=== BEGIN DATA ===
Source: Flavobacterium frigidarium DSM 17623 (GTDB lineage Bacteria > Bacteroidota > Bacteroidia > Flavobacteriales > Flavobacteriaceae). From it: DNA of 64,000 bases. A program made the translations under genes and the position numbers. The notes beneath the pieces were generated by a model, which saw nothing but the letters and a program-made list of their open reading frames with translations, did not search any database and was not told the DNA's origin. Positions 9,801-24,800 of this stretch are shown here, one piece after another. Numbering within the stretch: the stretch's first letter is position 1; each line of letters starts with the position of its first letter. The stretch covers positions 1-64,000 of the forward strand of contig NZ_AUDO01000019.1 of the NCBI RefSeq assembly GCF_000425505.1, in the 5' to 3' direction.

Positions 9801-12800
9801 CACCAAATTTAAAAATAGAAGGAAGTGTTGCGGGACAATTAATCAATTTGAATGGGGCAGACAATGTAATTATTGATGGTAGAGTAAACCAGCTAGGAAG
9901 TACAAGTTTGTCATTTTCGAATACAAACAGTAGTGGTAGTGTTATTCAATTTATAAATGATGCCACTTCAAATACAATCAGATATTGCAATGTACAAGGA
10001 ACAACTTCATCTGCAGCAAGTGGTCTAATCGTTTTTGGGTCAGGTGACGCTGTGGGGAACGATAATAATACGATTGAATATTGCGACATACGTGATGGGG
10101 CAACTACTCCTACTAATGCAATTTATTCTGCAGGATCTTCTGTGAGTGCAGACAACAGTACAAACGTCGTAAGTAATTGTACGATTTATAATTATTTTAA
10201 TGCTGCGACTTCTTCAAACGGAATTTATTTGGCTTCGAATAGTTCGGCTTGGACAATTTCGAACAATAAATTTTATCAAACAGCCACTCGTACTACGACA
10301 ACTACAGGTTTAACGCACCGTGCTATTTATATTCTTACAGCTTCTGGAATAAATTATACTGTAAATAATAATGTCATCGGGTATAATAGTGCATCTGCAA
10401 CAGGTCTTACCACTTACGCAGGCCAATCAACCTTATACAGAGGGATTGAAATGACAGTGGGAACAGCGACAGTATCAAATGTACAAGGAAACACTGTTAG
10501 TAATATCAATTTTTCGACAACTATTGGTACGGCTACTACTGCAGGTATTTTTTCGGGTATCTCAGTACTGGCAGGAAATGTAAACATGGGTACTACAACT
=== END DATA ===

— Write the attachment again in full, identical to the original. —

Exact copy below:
Source: Flavobacterium frigidarium DSM 17623 (GTDB lineage Bacteria > Bacteroidota > Bacteroidia > Flavobacteriales > Flavobacteriaceae). From it: DNA of 64,000 bases. A program made the translations under genes and the position numbers. The notes beneath the pieces were generated by a model, which saw nothing but the letters and a program-made list of their open reading frames with translations, did not search any database and was not told the DNA's origin. Positions 9,801-24,800 of this stretch are shown here, one piece after another. Numbering within the stretch: the stretch's first letter is position 1; each line of letters starts with the position of its first letter. The stretch covers positions 1-64,000 of the forward strand of contig NZ_AUDO01000019.1 of the NCBI RefSeq assembly GCF_000425505.1, in the 5' to 3' direction.

Positions 9801-12800
9801 CACCAAATTTAAAAATAGAAGGAAGTGTTGCGGGACAATTAATCAATTTGAATGGGGCAGACAATGTAATTATTGATGGTAGAGTAAACCAGCTAGGAAG
9901 TACAAGTTTGTCATTTTCGAATACAAACAGTAGTGGTAGTGTTATTCAATTTATAAATGATGCCACTTCAAATACAATCAGATATTGCAATGTACAAGGA
10001 ACAACTTCATCTGCAGCAAGTGGTCTAATCGTTTTTGGGTCAGGTGACGCTGTGGGGAACGATAATAATACGATTGAATATTGCGACATACGTGATGGGG
10101 CAACTACTCCTACTAATGCAATTTATTCTGCAGGATCTTCTGTGAGTGCAGACAACAGTACAAACGTCGTAAGTAATTGTACGATTTATAATTATTTTAA
10201 TGCTGCGACTTCTTCAAACGGAATTTATTTGGCTTCGAATAGTTCGGCTTGGACAATTTCGAACAATAAATTTTATCAAACAGCCACTCGTACTACGACA
10301 ACTACAGGTTTAACGCACCGTGCTATTTATATTCTTACAGCTTCTGGAATAAATTATACTGTAAATAATAATGTCATCGGGTATAATAGTGCATCTGCAA
10401 CAGGTCTTACCACTTACGCAGGCCAATCAACCTTATACAGAGGGATTGAAATGACAGTGGGAACAGCGACAGTATCAAATGTACAAGGAAACACTGTTAG
10501 TAATATCAATTTTTCGACAACTATTGGTACGGCTACTACTGCAGGTATTTTTTCGGGTATCTCAGTACTGGCAGGAAATGTAAACATGGGTACTACAACT